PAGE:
In lieu of an abstract, here is a brief excerpt of the content:Ghazali and Demonstrative Science MICHAEL E. MARMURA I MEDIEVALISLA_MICtheologians subjected Aristotle's theory of the essential efficient cause to severe criticism and rejected it. This criticism and rejection finds its most forceful expression in the writings of Ghazali (al-Ghaz~li) (d. 1111).1 In his Tahafut al-Falasifa (The Incoherence of the Philosophers), he argues on logical and empirical grounds that the alleged necessary connection between what is habitually regarded as the (...)
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  6.  19
    Al-Farabi's Commentary and Short Treatise on Aristotle's De Interpretatione.Michael E. Marmura & F. W. Zimmermann - 1983 - Journal of the American Oriental Society 103 (4):763.
  7. Avicenna's Proof from Contingency for God's Existence in the Metaphysics of the Shifā'.Michael E. Marmura - 1980 - Mediaeval Studies 42 (1):337-352.
  8.  65
    Avicenna and the Problem of the Infinite Number of Souls.Michael E. Marmura - 1960 - Mediaeval Studies 22 (1):232-239.
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  9.  8
    Organic as civic engagement revisited: civic codes and deliberative strategies in the debate about hydroponic certification.Michael A. Haedicke - 2023 - Agriculture and Human Values 41 (1):9-24.
    Much research about organic foods standards and certification in the United States employs a critical political economic perspective to interrogate links between certification politics and the “conventionalization” of organic agriculture. While helpful, this literature tends towards a dualistic framework, which emphasizes conflicts between movement-oriented and agribusiness wings of the organic community but obscures deliberative processes that sustain the organic market as an alternative economic space. This article develops a different approach by taking up E. Melanie DuPuis and Sean Gillon’s invitation (...)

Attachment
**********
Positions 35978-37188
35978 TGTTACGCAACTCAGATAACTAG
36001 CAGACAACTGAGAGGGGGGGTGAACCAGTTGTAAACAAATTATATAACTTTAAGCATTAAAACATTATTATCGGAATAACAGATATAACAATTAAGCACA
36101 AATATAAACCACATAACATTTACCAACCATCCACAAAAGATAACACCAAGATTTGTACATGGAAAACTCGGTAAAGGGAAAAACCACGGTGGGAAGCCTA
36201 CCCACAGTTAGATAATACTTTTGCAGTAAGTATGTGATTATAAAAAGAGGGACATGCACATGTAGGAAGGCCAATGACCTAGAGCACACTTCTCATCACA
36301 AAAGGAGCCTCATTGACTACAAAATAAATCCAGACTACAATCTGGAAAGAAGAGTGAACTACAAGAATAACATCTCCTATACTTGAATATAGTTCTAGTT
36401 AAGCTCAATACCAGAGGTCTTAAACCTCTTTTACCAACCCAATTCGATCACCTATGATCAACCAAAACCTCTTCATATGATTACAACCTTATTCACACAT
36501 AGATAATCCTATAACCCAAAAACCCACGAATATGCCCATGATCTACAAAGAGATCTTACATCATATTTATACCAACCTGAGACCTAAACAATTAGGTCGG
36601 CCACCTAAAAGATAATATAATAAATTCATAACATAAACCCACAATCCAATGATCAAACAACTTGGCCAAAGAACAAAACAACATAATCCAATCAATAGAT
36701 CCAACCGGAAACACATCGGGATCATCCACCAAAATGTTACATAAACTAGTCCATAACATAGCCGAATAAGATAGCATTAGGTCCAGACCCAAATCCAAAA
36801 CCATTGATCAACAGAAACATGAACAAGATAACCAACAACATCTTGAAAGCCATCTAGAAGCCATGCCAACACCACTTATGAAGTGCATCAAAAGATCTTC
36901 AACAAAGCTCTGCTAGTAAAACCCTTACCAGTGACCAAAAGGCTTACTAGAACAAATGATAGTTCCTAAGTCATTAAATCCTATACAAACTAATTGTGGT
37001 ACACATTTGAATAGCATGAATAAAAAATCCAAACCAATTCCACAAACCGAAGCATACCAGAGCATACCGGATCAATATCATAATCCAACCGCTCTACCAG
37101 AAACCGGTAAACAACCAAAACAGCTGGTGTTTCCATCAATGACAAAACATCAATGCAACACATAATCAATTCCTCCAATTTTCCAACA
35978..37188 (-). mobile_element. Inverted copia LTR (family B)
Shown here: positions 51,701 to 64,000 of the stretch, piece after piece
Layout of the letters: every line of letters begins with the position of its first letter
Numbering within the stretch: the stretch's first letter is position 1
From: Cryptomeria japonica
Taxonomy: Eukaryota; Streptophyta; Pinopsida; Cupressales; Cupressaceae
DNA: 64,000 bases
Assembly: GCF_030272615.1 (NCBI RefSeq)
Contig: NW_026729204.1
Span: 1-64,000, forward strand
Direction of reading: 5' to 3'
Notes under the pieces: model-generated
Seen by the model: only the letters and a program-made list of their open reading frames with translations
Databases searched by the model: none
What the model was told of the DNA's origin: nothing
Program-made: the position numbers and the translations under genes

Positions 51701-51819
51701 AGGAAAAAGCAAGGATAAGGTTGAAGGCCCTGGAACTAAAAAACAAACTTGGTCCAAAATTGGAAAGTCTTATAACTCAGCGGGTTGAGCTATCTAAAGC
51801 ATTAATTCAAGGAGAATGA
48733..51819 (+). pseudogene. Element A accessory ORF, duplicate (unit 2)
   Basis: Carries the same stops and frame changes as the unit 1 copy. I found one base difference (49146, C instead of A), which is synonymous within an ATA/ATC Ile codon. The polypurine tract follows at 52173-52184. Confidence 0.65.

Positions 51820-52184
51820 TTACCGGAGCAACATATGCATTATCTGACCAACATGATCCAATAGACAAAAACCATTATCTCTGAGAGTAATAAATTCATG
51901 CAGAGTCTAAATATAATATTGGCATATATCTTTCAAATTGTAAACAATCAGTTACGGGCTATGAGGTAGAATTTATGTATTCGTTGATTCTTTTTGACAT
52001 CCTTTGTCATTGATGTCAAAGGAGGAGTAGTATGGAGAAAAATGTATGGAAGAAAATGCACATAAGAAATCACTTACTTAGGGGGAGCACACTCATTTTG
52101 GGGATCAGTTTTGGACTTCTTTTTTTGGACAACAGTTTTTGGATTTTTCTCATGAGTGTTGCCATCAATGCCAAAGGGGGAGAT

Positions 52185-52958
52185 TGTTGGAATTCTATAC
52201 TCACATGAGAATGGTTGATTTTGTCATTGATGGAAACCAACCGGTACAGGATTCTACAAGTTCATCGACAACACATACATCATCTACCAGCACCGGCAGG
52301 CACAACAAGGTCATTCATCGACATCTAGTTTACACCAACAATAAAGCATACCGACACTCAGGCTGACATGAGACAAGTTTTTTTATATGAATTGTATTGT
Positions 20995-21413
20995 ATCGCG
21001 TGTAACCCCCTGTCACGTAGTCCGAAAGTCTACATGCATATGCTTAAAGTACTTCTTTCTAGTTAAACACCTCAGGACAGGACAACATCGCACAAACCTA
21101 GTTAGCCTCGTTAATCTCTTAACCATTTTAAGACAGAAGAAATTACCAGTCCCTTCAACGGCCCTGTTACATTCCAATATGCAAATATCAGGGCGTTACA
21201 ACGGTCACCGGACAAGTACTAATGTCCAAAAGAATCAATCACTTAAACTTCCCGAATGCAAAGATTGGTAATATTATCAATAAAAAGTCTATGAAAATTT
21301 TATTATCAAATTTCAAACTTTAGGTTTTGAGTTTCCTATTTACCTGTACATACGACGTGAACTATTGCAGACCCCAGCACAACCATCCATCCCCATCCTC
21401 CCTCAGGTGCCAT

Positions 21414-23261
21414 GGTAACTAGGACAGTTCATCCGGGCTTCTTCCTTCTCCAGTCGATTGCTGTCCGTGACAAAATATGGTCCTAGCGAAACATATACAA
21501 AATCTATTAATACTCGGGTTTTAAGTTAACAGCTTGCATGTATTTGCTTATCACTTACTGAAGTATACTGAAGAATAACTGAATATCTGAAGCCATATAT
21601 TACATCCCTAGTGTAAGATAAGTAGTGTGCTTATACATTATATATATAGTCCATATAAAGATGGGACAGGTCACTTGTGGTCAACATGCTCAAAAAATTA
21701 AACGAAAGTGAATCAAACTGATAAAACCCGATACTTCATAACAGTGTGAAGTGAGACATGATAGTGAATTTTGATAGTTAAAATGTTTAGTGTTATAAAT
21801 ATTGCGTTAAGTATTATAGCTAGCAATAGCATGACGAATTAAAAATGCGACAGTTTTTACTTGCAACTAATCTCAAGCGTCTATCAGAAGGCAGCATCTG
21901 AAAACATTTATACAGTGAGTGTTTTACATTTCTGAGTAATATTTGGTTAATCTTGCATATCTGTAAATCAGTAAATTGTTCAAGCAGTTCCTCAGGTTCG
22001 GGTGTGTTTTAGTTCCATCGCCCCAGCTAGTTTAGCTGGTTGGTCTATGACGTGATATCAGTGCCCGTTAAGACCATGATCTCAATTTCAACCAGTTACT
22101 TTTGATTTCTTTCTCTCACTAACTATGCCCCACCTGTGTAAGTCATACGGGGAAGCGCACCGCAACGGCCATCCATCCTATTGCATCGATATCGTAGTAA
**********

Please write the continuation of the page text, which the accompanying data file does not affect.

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  10.  30
    Al-Kindī's Discussion of Divine Existence and Oneness.Michael E. Marmura & John M. Rist - 1963 - Mediaeval Studies 25 (1):338-354.
  11.  42
    Al-Ghazālī, Tahāfut al-Falāsifah (Incoherence of the Philosophers)Al-Ghazali, Tahafut al-Falasifah.Michael E. Marmura & Ahmad Sabih Kamali - 1960 - Journal of the American Oriental Society 80 (1):58.
  12.  64
    Ghazali and ash'arism revisited.Michael E. Marmura - 2002 - Arabic Sciences and Philosophy 12 (1):91-110.
    At the basis of Ghazali's criticisms of Ash'arite kalam is the thesis that its primary function is the defence of traditional Islamic belief, the 'aqida, against the distortions of heretical innovations (al-bida'). Kalam is not an end in itself and it is error to think that the mere engagement in it constitutes the experientially religious. In the I[hdotu]ya' he maintains in effect that when it is pursued as an end in itself, its dogmas can constitute a veil preventive of the (...)